Issue Details (XML | Word | Printable)

Key: CORE-4340
Type: Bug Bug
Status: Open Open
Priority: Major Major
Assignee: Unassigned
Reporter: Robert Gilland
Votes: 2
Watchers: 4

If you were logged in you would be able to see more operations.
Firebird Core

Restore fails if one stored procedure is incorrect

Created: 14/Feb/14 06:11 AM   Updated: 17/Feb/14 09:10 PM
Component/s: GBAK
Affects Version/s: None
Fix Version/s: None

Environment: All environements

 Description  « Hide
GBAK restore will fail if one procedure is incorrect, this means backups that were thought to be good cannot be used.
Also grave possibility of complete loss of data.

I recommend any metadata that cannot be committed be "skipped" during the restore.
Thus allowing the database to be usable after the restore.

The "skipped" metadata should be identified in the restore logs.

I just spent an entire day looking for an incorrect procedure!

 All   Comments   Change History   Subversion Commits      Sort Order: Ascending order - Click to sort in descending order
Dmitry Yemanov added a comment - 14/Feb/14 07:50 AM
What do you mean by incorrect procedure? What was the gbak error message? Can you provide an example? What FB version do you use?

A restored database is either consistent or not. Skipping some metadata is not a good behavior, at least by default. This is especially important when we consider interdependencies, i.e. one skipped procedure may require to skip a dozen of dependent ones. Besides that, I foresee imlementation issues in this approach. Metadata objects are restored in a single transaction for a reason and it's surely impossible to change commit into a partial rollback. Restoring metadata in many separate transactions has its own drawbacks and is likely to introduce another issues.

As for complete data loss, this is impossible. When restore fails due to incorrect metadata (whatever it might mean), all tables along with all their records are already restored and can be accessed in the newly created database. Also, a sane admin should always check the resulting code of gbak to avoid backups "thought to be good".

I can consider this ticket as a possible request for improvement, but not as a bug.

Robert Gilland added a comment - 16/Feb/14 11:42 PM
gbak error message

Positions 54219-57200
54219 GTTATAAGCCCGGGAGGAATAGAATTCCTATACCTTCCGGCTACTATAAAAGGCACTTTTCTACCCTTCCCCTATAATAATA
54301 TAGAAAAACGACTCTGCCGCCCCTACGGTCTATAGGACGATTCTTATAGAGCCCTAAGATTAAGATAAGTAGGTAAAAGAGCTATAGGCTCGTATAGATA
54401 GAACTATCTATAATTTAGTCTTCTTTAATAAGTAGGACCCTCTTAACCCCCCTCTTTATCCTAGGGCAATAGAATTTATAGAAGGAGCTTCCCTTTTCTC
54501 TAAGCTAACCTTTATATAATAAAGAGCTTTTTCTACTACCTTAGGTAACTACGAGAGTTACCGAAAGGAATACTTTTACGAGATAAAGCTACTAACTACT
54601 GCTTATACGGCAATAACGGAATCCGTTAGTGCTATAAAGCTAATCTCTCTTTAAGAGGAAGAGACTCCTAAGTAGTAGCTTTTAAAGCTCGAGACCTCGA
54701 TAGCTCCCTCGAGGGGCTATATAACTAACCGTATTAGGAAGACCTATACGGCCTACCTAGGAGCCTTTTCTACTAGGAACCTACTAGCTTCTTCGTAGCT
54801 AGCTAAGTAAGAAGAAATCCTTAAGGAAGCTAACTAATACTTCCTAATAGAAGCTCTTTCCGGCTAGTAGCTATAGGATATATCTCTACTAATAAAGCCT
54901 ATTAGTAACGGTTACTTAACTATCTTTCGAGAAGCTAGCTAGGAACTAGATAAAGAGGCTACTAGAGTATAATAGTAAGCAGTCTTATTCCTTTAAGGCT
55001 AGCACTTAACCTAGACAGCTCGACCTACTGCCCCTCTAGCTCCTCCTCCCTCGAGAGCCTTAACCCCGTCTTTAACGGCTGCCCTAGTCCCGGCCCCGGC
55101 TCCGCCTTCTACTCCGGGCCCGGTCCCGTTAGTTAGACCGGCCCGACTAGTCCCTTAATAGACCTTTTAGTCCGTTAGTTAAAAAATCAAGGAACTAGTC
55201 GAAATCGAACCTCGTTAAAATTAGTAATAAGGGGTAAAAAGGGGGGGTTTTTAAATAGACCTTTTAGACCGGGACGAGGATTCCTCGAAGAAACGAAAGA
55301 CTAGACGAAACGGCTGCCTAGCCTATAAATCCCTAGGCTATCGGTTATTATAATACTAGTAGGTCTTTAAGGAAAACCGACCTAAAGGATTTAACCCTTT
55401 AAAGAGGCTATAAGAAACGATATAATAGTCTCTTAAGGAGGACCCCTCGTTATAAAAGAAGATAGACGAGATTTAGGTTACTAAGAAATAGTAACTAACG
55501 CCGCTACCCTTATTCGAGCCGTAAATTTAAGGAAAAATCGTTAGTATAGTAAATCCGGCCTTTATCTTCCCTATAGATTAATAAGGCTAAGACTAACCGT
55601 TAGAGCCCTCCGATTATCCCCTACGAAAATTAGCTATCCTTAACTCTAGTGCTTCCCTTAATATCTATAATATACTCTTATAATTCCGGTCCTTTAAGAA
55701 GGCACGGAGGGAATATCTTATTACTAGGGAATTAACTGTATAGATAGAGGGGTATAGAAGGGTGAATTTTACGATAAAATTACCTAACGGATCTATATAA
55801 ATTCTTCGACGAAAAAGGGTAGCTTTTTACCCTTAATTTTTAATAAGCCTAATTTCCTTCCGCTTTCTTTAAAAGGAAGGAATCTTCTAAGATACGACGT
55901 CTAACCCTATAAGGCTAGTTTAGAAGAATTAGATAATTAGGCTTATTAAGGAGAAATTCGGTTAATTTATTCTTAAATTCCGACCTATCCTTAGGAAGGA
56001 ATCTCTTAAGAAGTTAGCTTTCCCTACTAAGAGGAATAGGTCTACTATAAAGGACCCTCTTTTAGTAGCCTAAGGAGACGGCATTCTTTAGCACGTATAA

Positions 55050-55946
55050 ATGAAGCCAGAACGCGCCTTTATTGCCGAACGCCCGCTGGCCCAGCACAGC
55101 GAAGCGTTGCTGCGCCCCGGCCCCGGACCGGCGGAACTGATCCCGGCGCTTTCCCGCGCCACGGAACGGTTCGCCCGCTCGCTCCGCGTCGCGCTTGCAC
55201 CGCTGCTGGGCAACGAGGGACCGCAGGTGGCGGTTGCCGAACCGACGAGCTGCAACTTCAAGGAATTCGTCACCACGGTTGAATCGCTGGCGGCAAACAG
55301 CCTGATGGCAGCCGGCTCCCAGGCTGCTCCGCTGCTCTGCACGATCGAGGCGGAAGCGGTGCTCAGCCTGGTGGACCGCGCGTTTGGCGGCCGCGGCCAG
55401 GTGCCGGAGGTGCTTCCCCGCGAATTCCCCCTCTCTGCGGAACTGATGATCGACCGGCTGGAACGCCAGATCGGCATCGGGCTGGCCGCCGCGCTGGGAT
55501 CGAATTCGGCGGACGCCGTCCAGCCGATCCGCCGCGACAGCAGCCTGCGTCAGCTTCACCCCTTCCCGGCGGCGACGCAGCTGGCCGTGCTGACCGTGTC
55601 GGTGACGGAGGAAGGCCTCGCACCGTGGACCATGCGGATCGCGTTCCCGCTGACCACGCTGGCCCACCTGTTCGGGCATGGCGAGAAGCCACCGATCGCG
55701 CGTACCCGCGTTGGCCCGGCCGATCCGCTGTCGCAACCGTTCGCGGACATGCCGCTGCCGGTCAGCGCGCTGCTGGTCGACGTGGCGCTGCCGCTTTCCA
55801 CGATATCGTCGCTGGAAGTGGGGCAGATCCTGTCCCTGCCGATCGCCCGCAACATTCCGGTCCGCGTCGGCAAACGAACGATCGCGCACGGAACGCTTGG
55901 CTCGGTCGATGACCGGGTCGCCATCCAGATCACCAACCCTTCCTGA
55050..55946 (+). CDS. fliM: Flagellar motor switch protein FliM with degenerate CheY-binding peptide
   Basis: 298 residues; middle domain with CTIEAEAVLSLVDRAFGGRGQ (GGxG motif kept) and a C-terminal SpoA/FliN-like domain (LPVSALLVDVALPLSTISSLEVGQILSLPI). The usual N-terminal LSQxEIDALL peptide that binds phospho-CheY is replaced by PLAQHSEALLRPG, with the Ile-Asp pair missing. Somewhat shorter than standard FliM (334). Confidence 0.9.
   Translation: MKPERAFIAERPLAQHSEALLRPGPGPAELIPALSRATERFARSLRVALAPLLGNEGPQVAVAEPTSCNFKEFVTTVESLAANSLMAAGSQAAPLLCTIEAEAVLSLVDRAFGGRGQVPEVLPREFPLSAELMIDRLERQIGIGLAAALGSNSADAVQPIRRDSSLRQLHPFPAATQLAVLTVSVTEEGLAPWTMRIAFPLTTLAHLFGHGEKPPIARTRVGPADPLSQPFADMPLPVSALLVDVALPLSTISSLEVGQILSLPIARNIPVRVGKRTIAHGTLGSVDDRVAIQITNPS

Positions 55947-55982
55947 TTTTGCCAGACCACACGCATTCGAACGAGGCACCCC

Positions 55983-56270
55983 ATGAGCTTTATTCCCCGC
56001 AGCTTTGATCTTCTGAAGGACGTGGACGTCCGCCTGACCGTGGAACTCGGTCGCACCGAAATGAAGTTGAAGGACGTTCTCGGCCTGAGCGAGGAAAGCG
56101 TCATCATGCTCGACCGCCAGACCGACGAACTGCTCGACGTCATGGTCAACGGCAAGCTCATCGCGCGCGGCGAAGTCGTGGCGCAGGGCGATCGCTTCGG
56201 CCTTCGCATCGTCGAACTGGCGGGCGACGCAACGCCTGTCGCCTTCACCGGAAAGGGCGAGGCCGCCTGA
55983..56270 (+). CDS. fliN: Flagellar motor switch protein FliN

invalid request BLR at offset 640
Input parameter mismatch for procedure PROC_PRCH
exiting before completion due to errors.

using firebird 2.5.2 latest release

we got no errors during backup. ( using database workbench for backup ).

so when this happens to us should we?
1. run a new backup over the failed restore database.
2, restore again from the new backup.

From memory we have tried this approach and it has landed us in further hot water.
Like an unstable database system. I can't remember the details of the instability.

Sean Leyne added a comment - 17/Feb/14 02:09 AM

Not sure how to read your last comment, are you looking to:
 (a) prevent it from affecting another backup, or
 (b) solve this problem with the existing restore

If (a) then I would make a notional change to the SP logic, in the source db, to force the engine to recompile it. The next backup should not have any errors.

If (b) then you would need to:
    (i) hopefully you have a copy of the live database or the database metadata, from which you would create a new empty database
    (ii) use a data copy/move tool to move the rows from the failed restore to the new empty database.

Robert Gilland added a comment - 17/Feb/14 02:24 AM - edited
well both really.

1. Fortunately I have been able to find the bad psql and resolve it then create a second good backup file. However, next time I might not be so lucky.
2. I am simply putting proposal forward for firebird to elegantly recover from this problem.

recovering by data/copy move tools is not an option, as almost everything in our database is foreign key constrained.

Sean Leyne added a comment - 17/Feb/14 09:10 PM
Some of the copy/move tools are designed to process rows based on FK constraints or to drop the FKs and then add them in a cleanup step...

But your point is well made, that restore should handle some failures better.

In this case, the only solution I can think of is to restore an empty SP initially (with parameters only) and then later restore the full BLR... (much like the indexes definitions are restored but activated later in the restore). This approach is feasible but ... a little ugly.